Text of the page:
This past February, in a bar after a meeting of the LispNYC group, someone mentioned a place called Hacker School. I’d briefly heard of it about a year before, but all I knew was that it lasted three months and was full-time, during the day. I’d dismissed it out of hand as a training program that might teach me a few things, but would be far too expensive to be worth whatever benefit it might give me over what I would learn just by working as a programmer.
The picture that was painted for me in that bar, though, sounded idyllic. It was not, in fact, expensive. No money changed hands at all. And it also wasn’t a training program. It was just a place to go to work on whatever you wanted to work on, surrounded by about fifty other programmers with a wide range of experience, all selected for their intellectual curiosity, and all working on their own projects. There were no instructors, but instead there were “facilitators,” who provided just enough structure to keep you on track, and occasionally they brought in experts in the field to be residents for a week or two. If you ever had a question about anything, or wanted someone to collaborate on a project with, someone in that diverse group would surely be able to help you.
And to top it all off, at the end, Hacker School helped you find a job. It was like a hippie artist’s commune, which after three months magically transformed itself into a career placement service.
Now, before I started actually working as a software developer, I’d imagined that working in the industry would be a bit like my description of Hacker School above. It sounds absurd, I know. But I had come to really enjoy programming in my spare time in the previous few years, and had the delusional belief that doing it for a living would just be a paid version of that.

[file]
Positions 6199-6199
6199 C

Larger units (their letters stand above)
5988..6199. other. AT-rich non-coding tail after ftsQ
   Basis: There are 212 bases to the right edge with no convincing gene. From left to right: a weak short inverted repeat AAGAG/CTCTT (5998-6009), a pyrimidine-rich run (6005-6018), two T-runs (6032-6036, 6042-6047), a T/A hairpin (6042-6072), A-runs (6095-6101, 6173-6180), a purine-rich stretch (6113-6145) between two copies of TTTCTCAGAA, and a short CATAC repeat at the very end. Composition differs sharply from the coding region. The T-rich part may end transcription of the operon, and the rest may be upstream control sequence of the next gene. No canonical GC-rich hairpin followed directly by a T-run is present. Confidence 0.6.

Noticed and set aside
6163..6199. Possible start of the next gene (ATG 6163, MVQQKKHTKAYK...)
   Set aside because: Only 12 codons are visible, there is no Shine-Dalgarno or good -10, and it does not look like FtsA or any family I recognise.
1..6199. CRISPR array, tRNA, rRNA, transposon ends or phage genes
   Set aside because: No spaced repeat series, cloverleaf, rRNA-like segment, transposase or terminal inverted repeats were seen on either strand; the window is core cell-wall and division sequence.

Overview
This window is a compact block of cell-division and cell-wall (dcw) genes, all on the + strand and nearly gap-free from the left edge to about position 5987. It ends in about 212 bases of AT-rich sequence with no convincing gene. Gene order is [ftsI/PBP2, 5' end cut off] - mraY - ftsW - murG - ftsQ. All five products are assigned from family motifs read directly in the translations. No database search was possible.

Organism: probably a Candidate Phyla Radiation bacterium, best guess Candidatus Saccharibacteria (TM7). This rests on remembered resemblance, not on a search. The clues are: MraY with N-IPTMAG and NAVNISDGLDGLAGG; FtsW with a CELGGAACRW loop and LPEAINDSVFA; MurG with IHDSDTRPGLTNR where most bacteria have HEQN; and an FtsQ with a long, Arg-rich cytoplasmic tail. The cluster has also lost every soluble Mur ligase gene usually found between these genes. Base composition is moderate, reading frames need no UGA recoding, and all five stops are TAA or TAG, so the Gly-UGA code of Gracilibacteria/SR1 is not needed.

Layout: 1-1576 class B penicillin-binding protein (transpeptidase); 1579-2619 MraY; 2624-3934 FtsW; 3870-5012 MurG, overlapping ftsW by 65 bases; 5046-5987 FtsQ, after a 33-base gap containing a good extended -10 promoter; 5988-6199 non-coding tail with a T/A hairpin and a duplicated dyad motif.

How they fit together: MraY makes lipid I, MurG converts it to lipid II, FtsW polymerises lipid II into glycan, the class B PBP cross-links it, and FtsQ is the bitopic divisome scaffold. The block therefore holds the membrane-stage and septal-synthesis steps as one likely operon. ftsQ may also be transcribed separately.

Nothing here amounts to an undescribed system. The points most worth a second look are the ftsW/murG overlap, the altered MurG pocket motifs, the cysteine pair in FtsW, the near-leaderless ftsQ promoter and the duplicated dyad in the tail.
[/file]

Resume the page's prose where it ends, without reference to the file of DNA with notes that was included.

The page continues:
Of course, that’s not the way it turned out. Which is not to say anything against my recent place of employment — I was learning a lot there, but the nature of ALL work is that you’re usually asked to do things you know how to do well, not things you don’t know how to do at all but which will allow you to make great leaps in your understanding if you take them on. And the Catch-22 is that to make advances in your career, you’ll need to make those great leaps. Which is probably one of the reasons people in the programming world move around so much.
On the way home from the bar, I was giddy. I did a quick Internet search to confirm that Hacker School was as it had been described to me, and then I decided to go. Before the next batch started in June, I’d have just enough time to save up almost enough to live on for the summer.
I am not normally a person who makes major life decisions lightly. I’d only just the previous year quit a job I’d had for fifteen years, and I’d only had my new job and my new career for about seven months, but Hacker School seemed like exactly what I needed to push myself to the next level as a programmer. Not to mention it sounded incredibly fun.
So later that spring I applied, made it through the (quick and efficient) interview process, quit my job, and here I am in the middle of June, two weeks into Hacker School.
Which I’ll tell you all about in the posts to come…